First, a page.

The Building Schools for the Future programme aims to rebuild, refurbish and provide new Information Technology for all 3,500 secondary schools in England by 2020. The Department for Children, Schools and Families (DCSF) underestimated how long it would take to launch the programme and build the schools, though the speed of delivery has compared well with previous school building programmes.Jump to downloads
78 per cent of Local Authorities and 86 per cent of companies involved in the Building Schools for the Future (BSF) programme believe that it is leading to more strategic procurement of school infrastructure than previous school building programmes. Local Authorities are using BSF to rearrange the location, type and number of schools in their area and create facilities and school environments which support their educational objectives. BSF schools are built to higher specifications and space standards than previous schools; though until post occupancy reviews take place a year after each opens it will be too early to say whether they will meet user expectations.
However, DCSF and Partnerships for Schools (the body established by DCSF to manage the BSF programme centrally) were too optimistic in their assumptions of how quickly the first schools could be delivered. By December 2008, only 42 of the planned 200 schools had been built, with 54 due to open next year and 121 the year after. To include all schools in the programme, 250 schools will need to be built a year and the number of schools in procurement and construction at any one time will need to double from 2011 onwards. The extent to which problems in the finance markets will affect BSF is still unclear.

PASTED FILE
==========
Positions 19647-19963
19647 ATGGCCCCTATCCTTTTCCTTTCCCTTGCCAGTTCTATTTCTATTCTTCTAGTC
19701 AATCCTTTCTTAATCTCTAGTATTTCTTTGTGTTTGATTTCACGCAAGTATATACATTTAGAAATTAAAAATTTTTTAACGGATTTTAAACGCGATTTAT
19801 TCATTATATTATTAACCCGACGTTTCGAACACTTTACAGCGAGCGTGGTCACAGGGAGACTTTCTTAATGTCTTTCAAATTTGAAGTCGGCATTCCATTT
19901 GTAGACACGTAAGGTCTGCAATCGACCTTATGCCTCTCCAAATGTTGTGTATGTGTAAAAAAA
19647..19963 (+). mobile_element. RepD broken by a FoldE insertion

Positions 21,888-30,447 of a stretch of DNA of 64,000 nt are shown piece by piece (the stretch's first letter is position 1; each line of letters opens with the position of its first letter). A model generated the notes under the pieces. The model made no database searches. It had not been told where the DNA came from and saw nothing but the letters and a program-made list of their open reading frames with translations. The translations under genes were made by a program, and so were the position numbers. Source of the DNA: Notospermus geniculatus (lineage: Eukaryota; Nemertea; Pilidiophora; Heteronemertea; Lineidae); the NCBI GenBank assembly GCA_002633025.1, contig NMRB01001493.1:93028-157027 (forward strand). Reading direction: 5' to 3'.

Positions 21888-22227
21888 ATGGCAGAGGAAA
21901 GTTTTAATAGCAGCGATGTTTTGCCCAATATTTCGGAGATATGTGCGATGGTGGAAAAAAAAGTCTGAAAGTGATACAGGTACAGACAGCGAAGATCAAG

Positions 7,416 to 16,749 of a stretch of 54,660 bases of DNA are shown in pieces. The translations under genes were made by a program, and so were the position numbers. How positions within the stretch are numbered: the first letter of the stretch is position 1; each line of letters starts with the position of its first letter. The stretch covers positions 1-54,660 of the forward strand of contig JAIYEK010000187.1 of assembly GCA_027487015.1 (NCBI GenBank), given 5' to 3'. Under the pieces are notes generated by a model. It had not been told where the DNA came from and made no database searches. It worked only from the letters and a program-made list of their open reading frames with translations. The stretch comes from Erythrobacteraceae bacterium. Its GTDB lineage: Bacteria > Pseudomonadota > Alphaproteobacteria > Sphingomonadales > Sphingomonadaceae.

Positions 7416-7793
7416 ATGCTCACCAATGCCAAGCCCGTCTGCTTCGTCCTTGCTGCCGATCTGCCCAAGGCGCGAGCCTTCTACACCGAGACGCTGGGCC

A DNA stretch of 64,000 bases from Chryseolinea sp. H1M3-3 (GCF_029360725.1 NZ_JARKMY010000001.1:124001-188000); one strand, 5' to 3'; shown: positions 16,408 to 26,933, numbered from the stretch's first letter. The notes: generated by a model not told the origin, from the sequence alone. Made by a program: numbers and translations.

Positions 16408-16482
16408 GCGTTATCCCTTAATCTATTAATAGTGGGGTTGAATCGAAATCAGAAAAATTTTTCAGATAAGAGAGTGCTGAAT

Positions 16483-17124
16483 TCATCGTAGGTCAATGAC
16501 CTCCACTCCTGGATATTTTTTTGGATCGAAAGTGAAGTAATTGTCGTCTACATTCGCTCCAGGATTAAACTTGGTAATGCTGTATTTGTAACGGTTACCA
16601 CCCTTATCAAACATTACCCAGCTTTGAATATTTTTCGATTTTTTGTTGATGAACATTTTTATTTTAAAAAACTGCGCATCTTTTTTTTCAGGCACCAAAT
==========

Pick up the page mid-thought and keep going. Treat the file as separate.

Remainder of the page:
DCSF and Partnerships for Schools estimate that the total cost of renewing the school estate will be between £52 billion to £55 billion which is £7 billion to £10 billion more than was estimated at the outset of the programme. DCSF has increased the scope of the programme and building cost inflation has been higher than originally estimated, but the cost of individual schools has been contained at a level similar to previously built PFI schools.
Local Education Partnerships are joint ventures between Local Authorities, BSF and the private sector to help procure and maintain BSF schools. Early evidence shows that Local Education Partnerships can lead to time and cost savings, but the first Local Education Partnerships found it difficult to establish effective working arrangements and cost more to establish than they necessary.
"Building Schools for the Future is a highly ambitious £55 billion programme. Converting that ambition to reality requires robust planning, close cost control and making a success of complex long-term partnerships. Partnerships for Schools and the Department were too optimistic in their early plans though programme management has since improved. But it remains a real challenge, in difficult market conditions, to deliver the 250 schools a year that will be needed, to include all schools by 2020 as currently planned."Tim Burr, head of the National Audit Office
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- HC: 135 2008-2009